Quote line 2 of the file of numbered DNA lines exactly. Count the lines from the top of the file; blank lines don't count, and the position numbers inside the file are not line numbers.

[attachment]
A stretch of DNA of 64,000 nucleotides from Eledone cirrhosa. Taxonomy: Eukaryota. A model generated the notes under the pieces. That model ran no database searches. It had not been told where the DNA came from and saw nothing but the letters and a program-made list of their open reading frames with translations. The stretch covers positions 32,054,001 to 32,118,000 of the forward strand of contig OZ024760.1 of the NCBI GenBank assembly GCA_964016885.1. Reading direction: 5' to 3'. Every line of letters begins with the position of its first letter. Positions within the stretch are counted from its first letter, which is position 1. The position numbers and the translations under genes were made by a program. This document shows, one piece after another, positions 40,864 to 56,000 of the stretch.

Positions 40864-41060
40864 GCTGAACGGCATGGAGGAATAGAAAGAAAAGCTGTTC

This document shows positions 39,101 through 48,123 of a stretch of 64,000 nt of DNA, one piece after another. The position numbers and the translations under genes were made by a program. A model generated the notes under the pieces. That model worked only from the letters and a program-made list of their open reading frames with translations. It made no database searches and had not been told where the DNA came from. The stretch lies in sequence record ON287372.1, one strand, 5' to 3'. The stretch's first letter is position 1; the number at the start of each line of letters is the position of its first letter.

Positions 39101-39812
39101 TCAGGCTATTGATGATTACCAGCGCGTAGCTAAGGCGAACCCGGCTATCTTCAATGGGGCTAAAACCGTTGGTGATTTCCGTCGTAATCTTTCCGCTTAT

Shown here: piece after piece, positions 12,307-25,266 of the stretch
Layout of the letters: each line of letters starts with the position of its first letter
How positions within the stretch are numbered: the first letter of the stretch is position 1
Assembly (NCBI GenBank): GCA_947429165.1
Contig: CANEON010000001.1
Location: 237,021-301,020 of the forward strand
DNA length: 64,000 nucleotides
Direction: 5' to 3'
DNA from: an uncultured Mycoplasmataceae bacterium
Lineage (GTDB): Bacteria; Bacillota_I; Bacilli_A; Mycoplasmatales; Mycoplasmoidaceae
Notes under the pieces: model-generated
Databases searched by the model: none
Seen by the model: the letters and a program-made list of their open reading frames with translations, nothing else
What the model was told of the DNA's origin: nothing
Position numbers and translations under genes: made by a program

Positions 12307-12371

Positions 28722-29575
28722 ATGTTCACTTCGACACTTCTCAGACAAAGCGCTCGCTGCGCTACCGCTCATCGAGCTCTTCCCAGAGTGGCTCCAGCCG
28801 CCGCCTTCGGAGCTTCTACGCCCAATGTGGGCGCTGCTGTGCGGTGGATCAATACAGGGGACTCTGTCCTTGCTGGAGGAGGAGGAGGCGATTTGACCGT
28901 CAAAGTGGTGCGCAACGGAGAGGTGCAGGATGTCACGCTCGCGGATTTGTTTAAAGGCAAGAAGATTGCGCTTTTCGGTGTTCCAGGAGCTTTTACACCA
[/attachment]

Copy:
Positions 40864-41060